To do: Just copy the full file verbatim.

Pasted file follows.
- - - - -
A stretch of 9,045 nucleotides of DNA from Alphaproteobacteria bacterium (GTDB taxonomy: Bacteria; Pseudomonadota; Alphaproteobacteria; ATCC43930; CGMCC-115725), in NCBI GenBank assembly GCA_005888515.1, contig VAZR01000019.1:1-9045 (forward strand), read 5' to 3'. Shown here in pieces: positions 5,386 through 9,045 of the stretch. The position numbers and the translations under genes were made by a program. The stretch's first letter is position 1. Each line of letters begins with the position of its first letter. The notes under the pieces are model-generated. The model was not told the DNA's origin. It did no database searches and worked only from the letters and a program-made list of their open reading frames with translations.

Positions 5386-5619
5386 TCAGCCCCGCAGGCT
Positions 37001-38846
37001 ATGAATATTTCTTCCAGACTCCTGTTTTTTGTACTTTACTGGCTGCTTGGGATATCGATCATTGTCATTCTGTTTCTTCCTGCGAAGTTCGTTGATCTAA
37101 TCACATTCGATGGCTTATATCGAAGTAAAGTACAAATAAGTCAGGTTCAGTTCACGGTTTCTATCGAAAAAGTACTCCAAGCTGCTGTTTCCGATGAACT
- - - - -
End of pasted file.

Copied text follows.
A stretch of 9,045 nucleotides of DNA from Alphaproteobacteria bacterium (GTDB taxonomy: Bacteria; Pseudomonadota; Alphaproteobacteria; ATCC43930; CGMCC-115725), in NCBI GenBank assembly GCA_005888515.1, contig VAZR01000019.1:1-9045 (forward strand), read 5' to 3'. Shown here in pieces: positions 5,386 through 9,045 of the stretch. The position numbers and the translations under genes were made by a program. The stretch's first letter is position 1. Each line of letters begins with the position of its first letter. The notes under the pieces are model-generated. The model was not told the DNA's origin. It did no database searches and worked only from the letters and a program-made list of their open reading frames with translations.

Positions 5386-5619
5386 TCAGCCCCGCAGGCT
Positions 37001-38846
37001 ATGAATATTTCTTCCAGACTCCTGTTTTTTGTACTTTACTGGCTGCTTGGGATATCGATCATTGTCATTCTGTTTCTTCCTGCGAAGTTCGTTGATCTAA
37101 TCACATTCGATGGCTTATATCGAAGTAAAGTACAAATAAGTCAGGTTCAGTTCACGGTTTCTATCGAAAAAGTACTCCAAGCTGCTGTTTCCGATGAACT